Flash Friday: There's Something You Should Know



The last few nights she had a recurring dream about her brother, Tommy.  They were lost in Oz and didn't have any idea how to get home.  He lay in the cornfield at the feet of a scarecrow, hands on his head and laughing. He shouldn't be laughing, she thought. He should be scared or angry.  Why wasn't he angry? 

She pushed her way through the cornstalks, leaving a path out to the road.  The empty road. No yellow bricks, no Toto, no Tinman, no witch.  Just an empty Nebraska cornfield and a very blue and purple sky. 

Puffy yellow clouds raced each other to the horizon.  Birds sang, stalks whispered, and Tommy laughed.  He hooted and howled.  She waited for him to wind down, to catch his breath, to look at her. Acknowledge her.  

"You know," he said and startled her with his cheerful voice, "I do believe this is the craziest scarecrow I've ever seen."

She gazed at the figure nailed to two pieces of wood, like Jesus on the cross.  Polk a dot pants, striped pink skirt, white clown shoes and a black big brimmed hat, all stuffed full of corn husks.  It smelled of grass and red wine and dust.  Faceless and hand less, it flopped with the wind. 

"Does it remind you of anyone?" her brother asked.

She shook her head and waited for him to enlighten her.  Didn't they have more important things to do, to talk about? 

"He looks like I feel."  Tommy pushed to his feet and slung an arm over her shoulder.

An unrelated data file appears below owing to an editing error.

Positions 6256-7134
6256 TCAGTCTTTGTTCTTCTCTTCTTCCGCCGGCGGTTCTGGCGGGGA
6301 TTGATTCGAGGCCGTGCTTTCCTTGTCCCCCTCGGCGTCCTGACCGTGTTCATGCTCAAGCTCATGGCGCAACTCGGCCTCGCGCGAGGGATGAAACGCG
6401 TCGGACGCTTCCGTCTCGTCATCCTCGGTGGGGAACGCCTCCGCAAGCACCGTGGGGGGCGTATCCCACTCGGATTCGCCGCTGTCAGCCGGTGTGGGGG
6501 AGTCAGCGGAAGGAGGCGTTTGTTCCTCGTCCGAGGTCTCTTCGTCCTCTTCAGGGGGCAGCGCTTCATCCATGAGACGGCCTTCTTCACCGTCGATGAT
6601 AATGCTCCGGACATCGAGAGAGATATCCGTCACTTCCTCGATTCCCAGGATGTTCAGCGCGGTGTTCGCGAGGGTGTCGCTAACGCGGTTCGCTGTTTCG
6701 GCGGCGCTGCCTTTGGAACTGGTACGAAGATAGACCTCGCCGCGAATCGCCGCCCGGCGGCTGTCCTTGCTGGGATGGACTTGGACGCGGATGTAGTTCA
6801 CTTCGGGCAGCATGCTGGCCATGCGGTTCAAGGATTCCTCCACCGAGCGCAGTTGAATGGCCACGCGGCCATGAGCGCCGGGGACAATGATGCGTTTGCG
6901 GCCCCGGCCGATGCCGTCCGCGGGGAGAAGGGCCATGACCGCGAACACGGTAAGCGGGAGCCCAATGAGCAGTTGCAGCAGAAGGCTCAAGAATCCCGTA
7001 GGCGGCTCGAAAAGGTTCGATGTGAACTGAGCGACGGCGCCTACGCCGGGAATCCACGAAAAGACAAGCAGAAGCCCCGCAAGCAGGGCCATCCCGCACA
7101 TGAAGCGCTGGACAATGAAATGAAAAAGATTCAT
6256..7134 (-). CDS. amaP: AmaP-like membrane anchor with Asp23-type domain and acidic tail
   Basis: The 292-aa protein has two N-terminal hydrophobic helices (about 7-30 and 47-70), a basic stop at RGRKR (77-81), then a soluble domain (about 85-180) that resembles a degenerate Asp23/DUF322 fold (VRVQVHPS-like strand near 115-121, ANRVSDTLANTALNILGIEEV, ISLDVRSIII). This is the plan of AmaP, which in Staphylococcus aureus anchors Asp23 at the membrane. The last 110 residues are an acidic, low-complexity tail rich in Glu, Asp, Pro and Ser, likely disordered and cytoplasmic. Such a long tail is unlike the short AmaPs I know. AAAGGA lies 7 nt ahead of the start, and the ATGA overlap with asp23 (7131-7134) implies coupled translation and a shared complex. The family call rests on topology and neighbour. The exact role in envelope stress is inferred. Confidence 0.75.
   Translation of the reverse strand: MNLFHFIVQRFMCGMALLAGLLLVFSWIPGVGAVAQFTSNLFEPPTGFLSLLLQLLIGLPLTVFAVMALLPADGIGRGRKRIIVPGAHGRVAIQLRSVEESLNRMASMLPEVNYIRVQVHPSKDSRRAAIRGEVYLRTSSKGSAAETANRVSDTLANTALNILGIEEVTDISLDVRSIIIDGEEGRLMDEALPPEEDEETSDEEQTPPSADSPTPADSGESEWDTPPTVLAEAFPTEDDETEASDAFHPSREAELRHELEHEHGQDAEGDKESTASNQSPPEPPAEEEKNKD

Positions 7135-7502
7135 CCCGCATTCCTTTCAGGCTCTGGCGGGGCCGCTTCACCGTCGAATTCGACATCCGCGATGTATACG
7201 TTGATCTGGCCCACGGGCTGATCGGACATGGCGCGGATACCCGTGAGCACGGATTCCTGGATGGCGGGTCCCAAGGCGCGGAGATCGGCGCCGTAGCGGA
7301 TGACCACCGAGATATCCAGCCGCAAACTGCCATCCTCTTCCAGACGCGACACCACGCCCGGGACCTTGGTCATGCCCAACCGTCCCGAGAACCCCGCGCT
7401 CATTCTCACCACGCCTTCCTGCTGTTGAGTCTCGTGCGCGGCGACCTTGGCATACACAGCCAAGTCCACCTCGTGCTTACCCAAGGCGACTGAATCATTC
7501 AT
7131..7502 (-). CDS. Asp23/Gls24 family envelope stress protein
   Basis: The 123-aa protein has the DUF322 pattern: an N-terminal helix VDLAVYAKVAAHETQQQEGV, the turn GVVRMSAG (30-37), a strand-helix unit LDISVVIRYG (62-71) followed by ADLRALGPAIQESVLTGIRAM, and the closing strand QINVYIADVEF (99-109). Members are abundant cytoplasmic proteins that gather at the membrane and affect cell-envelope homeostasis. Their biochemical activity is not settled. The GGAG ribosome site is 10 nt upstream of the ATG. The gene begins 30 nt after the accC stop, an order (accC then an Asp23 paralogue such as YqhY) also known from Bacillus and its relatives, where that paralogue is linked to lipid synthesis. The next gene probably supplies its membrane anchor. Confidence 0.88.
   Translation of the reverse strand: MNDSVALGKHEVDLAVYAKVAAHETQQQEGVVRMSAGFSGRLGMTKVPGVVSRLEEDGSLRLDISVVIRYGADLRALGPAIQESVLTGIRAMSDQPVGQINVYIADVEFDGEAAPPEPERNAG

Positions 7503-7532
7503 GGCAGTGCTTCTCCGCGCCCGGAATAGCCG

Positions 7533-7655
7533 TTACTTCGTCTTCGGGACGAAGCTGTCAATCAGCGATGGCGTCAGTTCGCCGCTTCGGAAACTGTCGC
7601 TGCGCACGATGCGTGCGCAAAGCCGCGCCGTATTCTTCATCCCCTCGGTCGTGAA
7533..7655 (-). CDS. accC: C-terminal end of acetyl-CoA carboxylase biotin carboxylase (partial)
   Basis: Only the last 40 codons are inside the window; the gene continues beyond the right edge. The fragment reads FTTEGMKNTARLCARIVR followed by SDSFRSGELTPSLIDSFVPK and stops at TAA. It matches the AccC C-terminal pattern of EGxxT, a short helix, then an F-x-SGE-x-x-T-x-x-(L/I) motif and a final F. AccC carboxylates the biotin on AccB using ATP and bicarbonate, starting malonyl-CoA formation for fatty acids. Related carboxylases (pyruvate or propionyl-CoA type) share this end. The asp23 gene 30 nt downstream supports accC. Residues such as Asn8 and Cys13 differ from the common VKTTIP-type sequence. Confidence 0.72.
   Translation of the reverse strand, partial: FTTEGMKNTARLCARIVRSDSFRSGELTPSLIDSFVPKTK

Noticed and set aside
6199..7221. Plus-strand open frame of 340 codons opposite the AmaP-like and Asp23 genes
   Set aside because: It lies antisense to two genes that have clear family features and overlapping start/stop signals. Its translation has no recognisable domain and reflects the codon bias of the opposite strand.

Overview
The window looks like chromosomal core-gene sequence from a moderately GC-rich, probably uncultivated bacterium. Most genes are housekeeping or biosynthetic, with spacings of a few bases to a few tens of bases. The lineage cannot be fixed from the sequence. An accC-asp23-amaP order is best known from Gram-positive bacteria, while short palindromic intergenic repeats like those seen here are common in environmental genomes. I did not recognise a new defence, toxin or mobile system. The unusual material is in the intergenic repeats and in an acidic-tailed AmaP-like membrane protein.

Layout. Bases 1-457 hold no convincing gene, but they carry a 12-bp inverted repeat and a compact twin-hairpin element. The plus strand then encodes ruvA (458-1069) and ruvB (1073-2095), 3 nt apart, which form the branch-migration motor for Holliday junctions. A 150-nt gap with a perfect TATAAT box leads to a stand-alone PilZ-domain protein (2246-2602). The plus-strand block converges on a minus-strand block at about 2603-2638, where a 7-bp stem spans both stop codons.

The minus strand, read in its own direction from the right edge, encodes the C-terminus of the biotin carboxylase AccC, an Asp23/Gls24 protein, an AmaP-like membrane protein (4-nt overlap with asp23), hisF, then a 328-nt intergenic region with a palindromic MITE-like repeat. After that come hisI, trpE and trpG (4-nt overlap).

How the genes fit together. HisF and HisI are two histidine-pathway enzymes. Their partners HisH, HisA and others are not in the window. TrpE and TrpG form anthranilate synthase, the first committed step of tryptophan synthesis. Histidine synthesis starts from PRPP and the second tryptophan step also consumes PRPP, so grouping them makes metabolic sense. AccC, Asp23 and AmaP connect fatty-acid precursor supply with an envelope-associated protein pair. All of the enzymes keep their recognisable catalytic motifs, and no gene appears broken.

"Like a bad fashion statement." She kept her tone light and cheerful to match his.

He chuckled.  "Stuffed with useless bits."

"How can we fix it?" She leaned her head against his chest and listened to his failing heart.

"We can't. But we can do this." He reached into the sky and snagged one of the yellow clouds.  It pulled them into the sky and they landed on the feather soft back of a horse. Clouds shaped like cars, trucks, feet, bicycles, and more swept along on an airy racetrack. She blinked and focused on people riding the clouds.  Nana, uncle John, Jollie her cat, all long gone. 

"You can't stay, babe."  Her brother said as they zoomed across the sky.

"You can't either; not yet."  She held on to him and closed her eyes, blocked out the sight of those she'd known and hadn't known, as they passed by.  

"Did you notice anything about these clouds?"  He nudged her and she opened her eyes.  He grabbed a handful of the horse's cloudy mane.  A yellow footprint formed in his palm.  "What's at the end of the yellow brick road?"

"Life. Peace. Happiness."  She ventured and wanted it to be the truth.

"Nope. The castle. The next step."

"No."

"Be brave," he said with a smile.

"Why? Why do I have to brave?"  Her grip slipped as he became more insubstantial, a part of the cloud.

"There's something you should know..."  His voice trailed off, echoed in her head as she woke in her bed, in her apartment. The sun shone through the window and left trails of light in the dust, like the tears on her cheeks.  

"There's something you should know," he said, minutes before he passed away. His eyes slipped from her to Roland, their best friend, and back again.  "I found my courage." 

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